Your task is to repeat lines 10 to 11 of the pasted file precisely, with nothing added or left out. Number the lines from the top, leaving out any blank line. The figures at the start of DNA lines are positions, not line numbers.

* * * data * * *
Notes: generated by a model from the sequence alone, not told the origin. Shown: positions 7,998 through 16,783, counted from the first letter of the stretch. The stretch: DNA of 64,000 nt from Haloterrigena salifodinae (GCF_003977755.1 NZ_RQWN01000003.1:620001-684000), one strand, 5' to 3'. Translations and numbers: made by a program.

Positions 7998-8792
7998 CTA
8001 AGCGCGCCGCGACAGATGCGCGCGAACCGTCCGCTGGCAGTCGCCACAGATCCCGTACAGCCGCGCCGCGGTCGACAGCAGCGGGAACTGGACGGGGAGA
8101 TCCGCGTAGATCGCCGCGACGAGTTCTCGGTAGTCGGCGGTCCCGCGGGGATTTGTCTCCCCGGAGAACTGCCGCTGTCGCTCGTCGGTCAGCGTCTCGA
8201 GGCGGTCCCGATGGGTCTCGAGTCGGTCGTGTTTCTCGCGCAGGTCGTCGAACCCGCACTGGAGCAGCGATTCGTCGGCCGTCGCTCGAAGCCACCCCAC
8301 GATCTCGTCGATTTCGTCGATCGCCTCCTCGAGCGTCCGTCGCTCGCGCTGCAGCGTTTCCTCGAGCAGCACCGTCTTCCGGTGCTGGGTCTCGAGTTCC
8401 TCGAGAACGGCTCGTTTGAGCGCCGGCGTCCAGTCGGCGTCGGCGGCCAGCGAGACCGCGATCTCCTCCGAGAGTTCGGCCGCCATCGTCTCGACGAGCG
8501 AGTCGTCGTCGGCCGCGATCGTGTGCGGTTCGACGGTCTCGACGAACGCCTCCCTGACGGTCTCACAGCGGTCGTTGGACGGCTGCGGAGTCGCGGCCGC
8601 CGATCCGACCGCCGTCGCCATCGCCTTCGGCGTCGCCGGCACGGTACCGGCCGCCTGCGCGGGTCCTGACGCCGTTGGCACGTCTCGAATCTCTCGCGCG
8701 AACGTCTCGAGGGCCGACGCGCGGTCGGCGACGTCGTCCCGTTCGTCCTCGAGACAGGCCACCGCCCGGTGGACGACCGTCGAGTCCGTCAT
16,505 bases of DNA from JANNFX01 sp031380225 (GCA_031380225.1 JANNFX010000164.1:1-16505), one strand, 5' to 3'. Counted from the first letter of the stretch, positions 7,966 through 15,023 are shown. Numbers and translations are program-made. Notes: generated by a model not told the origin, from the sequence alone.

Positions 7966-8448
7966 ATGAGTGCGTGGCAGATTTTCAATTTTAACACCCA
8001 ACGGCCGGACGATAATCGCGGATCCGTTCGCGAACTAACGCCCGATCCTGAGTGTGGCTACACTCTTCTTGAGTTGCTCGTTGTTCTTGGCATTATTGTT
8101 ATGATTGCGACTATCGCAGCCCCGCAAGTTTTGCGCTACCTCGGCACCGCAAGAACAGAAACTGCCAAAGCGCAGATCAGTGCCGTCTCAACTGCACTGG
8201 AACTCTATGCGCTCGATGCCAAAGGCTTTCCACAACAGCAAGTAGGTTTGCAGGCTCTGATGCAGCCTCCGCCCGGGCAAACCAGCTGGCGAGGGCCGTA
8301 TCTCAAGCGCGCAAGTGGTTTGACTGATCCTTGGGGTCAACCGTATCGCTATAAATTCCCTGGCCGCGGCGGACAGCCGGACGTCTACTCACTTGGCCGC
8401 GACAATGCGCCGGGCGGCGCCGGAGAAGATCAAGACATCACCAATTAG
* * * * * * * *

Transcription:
8601 CGATCCGACCGCCGTCGCCATCGCCTTCGGCGTCGCCGGCACGGTACCGGCCGCCTGCGCGGGTCCTGACGCCGTTGGCACGTCTCGAATCTCTCGCGCG
8701 AACGTCTCGAGGGCCGACGCGCGGTCGGCGACGTCGTCCCGTTCGTCCTCGAGACAGGCCACCGCCCGGTGGACGACCGTCGAGTCCGTCAT